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Where crashes happen in Portland

Posted by on March 1st, 2010 at 2:45 pm

At the recent Transportation Safety Summit, the City of Portland Bureau of Transportation unveiled a new “High Crash Corridors” map. The map includes all crashes reported through the Department of Motor Vehicles between 1999 and 2008.

There were several things that struck me when I looked at this map (detail and link to full PDF version below the jump):

First, I thought the use of red stars was a graphic way to drive home the point that these crashes often result in people being hurt or killed (not sure whether PBOT made them red for that reason or not).

This map also reminded me how, unfortunately, DMV data does not reflect the full picture of traffic safety. Currently, the DMV only processes reports that involve a motor vehicle and where the amount of damage is valued at more than $1,500. Many crashes that involve bicycles are not captured by this data (the BTA is aware of this problem and has listed “crash reporting standards” as one of their possible legislative priorities in 2011).

And finally, this map served as a graphic reminder that, while Portland has an enviable record of engineering for safe streets and making traffic safety a priority — we still have a long ways to go. There are many unsafe intersections and traffic corridors in our City that need to be addressed.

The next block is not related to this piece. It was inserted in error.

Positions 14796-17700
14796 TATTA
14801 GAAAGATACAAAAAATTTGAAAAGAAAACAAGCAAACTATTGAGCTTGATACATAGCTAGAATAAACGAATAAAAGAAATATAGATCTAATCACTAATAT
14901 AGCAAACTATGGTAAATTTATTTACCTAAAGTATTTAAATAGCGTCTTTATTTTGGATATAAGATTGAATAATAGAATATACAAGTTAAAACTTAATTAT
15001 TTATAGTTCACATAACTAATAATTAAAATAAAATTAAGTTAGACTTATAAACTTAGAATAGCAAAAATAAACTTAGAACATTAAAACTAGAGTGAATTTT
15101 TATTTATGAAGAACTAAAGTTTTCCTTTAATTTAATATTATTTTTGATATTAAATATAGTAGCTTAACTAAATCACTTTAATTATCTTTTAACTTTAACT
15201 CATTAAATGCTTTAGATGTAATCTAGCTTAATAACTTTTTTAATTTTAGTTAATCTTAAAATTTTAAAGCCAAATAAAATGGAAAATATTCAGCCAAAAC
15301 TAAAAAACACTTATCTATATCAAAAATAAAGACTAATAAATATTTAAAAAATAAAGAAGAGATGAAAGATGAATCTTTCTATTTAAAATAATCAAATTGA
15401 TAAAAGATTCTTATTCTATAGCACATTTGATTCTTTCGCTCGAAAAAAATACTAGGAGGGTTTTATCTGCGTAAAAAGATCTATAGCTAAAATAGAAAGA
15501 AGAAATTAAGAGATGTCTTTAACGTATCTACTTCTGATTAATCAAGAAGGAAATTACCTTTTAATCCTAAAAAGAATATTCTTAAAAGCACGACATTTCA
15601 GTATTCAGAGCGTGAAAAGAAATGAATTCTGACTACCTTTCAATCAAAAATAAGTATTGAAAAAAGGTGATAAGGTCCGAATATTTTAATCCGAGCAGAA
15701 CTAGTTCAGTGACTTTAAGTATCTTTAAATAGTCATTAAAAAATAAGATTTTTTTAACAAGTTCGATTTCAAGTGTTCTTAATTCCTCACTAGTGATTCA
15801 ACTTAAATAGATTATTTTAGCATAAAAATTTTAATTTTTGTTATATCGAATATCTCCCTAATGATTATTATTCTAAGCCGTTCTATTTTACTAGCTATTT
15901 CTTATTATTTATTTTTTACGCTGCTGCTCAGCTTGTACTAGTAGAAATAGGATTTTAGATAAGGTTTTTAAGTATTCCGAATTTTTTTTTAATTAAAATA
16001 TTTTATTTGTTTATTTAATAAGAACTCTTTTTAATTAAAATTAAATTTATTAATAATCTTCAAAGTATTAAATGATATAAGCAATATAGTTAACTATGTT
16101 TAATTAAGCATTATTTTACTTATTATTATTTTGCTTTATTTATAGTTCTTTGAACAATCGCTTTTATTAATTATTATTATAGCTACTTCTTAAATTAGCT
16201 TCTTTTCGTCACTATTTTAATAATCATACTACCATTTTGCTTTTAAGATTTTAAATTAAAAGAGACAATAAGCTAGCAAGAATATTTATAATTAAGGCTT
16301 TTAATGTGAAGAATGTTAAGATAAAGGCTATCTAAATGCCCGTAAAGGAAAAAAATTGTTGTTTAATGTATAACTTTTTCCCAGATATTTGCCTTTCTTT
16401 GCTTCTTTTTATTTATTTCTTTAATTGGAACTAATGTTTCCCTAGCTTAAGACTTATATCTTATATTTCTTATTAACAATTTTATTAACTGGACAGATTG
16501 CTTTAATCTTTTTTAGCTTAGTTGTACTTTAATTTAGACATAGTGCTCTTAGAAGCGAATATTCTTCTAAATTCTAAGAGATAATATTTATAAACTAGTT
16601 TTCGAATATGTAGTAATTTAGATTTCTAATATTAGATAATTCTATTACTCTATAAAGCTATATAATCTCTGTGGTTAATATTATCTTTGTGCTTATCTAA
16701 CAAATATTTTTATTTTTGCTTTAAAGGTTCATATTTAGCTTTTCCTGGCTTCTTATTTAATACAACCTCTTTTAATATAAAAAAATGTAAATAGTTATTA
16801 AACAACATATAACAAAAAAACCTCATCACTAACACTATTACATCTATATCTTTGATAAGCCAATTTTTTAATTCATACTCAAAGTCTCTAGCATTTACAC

Download PBOT’s High Crash Corridors 1999 ~ 2010 map here (2.3MB PDF).

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Paul
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“There were several things that struck me when I looked at this map.”

Good one!

Seriously though, the Rose Quarter, Broadway, Vancouver, Williams, and MLK cluster is amazing, though not surprising.

pat h
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pat h

This doesn’t tell you anything except where people ride, unless it is adjusted for the baseline riding volume.

It would much more interesting to have a map of: # crashes/ # cyclists per unit area.

pat h
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pat h

@ myself

correction: this map is for all vehicles, not just bikes.

Kt
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Kt

Wow. That’s a striking map (pun not intended).

It makes Portland look scary.

fredlf
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fredlf

I immediately looked up on the map the intersection by my house, and though in the ten years I’ve lived here I’ve seen at least a half-dozen accidents serious enough for an ambulance, the map didn’t show a single accident for that intersection. I suppose that’s because of the $1500 in damage reporting threshold JM points out. But at least based on my anecdotal experience, that’s a significant amount of under-reporting.

Surely there’s a metric they could come up with that includes consideration of injuries in addition to property damage?

Allan
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Allan

It would be cool if there were smaller symbols so I could see what actual intersections these are centered at

Dan Liu
Guest

There are clearly whole corridors (Grand & MLK, and wow, SE Washington & 96th!) that are unsafe — and then there are a few large, lonely red asterisks. Any theories?

Vinny
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Vinny

It is rather frustrating that PBOT is using crash count instead of crash rate. Without knowing the traffic volume it is difficult to determine if a big dot is a really high risk location or simply has a lot of cars.